13. ^ "Leader of the pack". Western Daily Press. Bristol: Local World. This is Somerset. 30 January 2009. Archived from the original on 2014-12-27. Retrieved 27 December 2014. Now aged 89, Father Bill, as he was known in east London, was one of the founders of the world famous 59 Club – the home of hordes of tearaway rockers, the hoodies of the day, who used to scream around London's North Circular on their Triumphs, Nortons and BSAs, terrifying the populace and causing retired majors to splutter into their sherry.
  14. ^ McEwen, Charles; Brooke, Lindsay; et al. (3 June 2011). "The Books of Summer, Awaiting Your Armchair". New York Times. Retrieved 27 December 2014. Built in the 1930s on the busy North Circular Road, the open-all-night Ace [Cafe] was a haven for truckers and other nighthawks, serving up tea, coffee and the usual 30-weight diner fare. By the 1950s, Ace regulars began to include a new breed of motorcyclist, mostly young, looking for a place to gather with their mates. They would listen to the jukebox rock 'n' roll and explore their machines' speed potential on the surrounding roads.{{cite news}}: CS1 maint: multiple names: authors list (link)
  15. ^ McDermott, Jim (3 February 2009). "Cafe Racer Rave Up". Hardscrabble Media LLC. Archived from the original on 27 December 2014. Retrieved 27 December 2014.
  16. ^ Jensen, Eric (5 November 2011). "Rose-coloured goggles: throb of the wild lures cafe racers back in time". Sydney Morning Herald. Fairfax Media. Retrieved 29 December 2014. Mr Travis has noticed a rise in cafe-racer culture in the past few years - the motorcycle scene that grew out of rockabilly.
  17. ^ Fullerton, Georgia (8 May 2014). "Throttle Roll motors into The Vic". City Hub. Sydney: Alternative Media Group of Australia. Archived from the original on 27 December 2014. Retrieved 27 December 2014. Throttle Roll promotor, Mark Hawwa, says the partnership between rock 'n' roll and motorbikes is an important one: 'The reason I brought in rock 'n' roll to the actual event is that back in the '60s, that was the music that these guys were listening to. The roots of the Cafe Racer comes back to rock 'n' roll music. Young guys on motorbikes, the pin-up girls, and the guys with their slicked back hair-dos. It's all just a whole lot of fun.'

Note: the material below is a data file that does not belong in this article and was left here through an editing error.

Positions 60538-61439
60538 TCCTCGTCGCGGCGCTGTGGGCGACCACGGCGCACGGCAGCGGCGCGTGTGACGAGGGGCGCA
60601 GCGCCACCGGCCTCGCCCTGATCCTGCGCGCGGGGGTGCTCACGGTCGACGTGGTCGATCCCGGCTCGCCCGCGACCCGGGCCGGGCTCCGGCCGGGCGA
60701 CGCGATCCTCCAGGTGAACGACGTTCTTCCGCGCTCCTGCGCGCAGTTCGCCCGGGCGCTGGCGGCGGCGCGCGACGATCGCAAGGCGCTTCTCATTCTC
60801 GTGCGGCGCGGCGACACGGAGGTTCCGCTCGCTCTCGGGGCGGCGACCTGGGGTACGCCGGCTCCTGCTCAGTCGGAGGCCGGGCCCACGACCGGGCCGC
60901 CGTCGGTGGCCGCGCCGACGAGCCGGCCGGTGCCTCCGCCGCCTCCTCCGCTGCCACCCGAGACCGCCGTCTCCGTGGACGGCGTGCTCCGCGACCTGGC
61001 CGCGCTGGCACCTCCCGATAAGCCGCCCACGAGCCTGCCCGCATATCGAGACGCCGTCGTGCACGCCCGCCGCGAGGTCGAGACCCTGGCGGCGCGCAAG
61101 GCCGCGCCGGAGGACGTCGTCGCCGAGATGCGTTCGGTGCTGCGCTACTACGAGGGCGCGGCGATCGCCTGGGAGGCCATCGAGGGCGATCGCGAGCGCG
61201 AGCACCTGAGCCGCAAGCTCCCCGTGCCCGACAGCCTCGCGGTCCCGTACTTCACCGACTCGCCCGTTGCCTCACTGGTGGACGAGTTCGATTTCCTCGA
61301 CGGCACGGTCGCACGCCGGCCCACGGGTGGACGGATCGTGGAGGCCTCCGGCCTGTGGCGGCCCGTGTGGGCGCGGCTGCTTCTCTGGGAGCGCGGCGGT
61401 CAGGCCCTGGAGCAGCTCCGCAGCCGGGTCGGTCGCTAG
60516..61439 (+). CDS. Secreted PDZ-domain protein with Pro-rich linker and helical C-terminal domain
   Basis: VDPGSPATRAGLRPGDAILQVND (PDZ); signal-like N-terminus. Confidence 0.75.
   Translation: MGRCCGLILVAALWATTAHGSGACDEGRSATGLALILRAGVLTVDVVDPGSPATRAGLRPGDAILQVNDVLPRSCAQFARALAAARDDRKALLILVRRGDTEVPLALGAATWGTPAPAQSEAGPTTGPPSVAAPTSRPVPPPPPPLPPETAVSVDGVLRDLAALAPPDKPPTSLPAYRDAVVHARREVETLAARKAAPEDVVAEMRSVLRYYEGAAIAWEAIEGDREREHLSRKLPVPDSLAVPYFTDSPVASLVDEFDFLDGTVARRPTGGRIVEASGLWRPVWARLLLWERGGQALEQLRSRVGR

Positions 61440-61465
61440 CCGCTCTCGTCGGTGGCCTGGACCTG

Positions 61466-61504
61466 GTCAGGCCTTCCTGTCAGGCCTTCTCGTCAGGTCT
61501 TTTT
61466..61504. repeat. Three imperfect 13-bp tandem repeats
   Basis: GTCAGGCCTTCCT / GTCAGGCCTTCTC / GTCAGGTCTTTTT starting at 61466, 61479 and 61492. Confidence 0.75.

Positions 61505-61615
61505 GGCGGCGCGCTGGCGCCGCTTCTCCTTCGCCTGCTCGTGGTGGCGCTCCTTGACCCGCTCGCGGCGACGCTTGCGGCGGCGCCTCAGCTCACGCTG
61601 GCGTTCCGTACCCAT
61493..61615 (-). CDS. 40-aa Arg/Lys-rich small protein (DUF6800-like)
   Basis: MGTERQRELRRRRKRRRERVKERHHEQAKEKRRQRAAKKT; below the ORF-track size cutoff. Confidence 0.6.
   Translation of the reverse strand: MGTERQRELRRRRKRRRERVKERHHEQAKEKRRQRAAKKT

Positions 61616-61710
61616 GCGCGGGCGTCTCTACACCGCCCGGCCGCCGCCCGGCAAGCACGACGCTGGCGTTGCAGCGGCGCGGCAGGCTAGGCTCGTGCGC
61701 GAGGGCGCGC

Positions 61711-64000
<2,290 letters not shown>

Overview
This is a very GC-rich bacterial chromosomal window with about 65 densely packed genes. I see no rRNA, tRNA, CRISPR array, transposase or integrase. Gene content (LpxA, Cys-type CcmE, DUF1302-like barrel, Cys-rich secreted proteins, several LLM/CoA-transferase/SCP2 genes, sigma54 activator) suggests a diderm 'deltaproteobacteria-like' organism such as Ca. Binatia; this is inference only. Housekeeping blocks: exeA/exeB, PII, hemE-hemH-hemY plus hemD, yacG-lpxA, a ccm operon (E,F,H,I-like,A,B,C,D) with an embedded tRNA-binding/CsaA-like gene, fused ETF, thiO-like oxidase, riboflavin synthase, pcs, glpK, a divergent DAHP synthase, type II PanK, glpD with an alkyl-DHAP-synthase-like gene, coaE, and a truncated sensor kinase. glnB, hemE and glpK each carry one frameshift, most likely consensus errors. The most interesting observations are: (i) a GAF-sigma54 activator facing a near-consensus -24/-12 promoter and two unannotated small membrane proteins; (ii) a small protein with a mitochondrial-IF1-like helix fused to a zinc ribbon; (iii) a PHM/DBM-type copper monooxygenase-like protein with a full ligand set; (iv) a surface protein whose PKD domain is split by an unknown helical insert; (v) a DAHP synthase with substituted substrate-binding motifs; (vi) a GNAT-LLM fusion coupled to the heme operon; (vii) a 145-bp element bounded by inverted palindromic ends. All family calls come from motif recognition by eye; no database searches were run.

18. ^ a b Melling, Frank (26 September 2004). "Classic bikes: DIY Tritons". Telegraph. Telegraph Media Group. Retrieved 26 December 2014. Originally, cost was a major influence. In 1965, a good engine from the ill-handling Triumph Tiger 110 cost £30. Another £30 bought a rough Norton Model 50 or ES2, which provided not only the frame, but also the gearbox, clutch, suspension, and brakes.
  19. ^ "What Is a Cafe Racer? John Glimmerveen, 28 February 2017, archived from the original 3 January 2018. Retrieved 22 December 2019
  20. ^ "The 50 Greatest Motorcycles of All Time". Complex Magazine. New York: Complex Media. 28 March 2011. Retrieved 29 December 2014. The sinister Le Mans was an immediate hit when launched in 1976.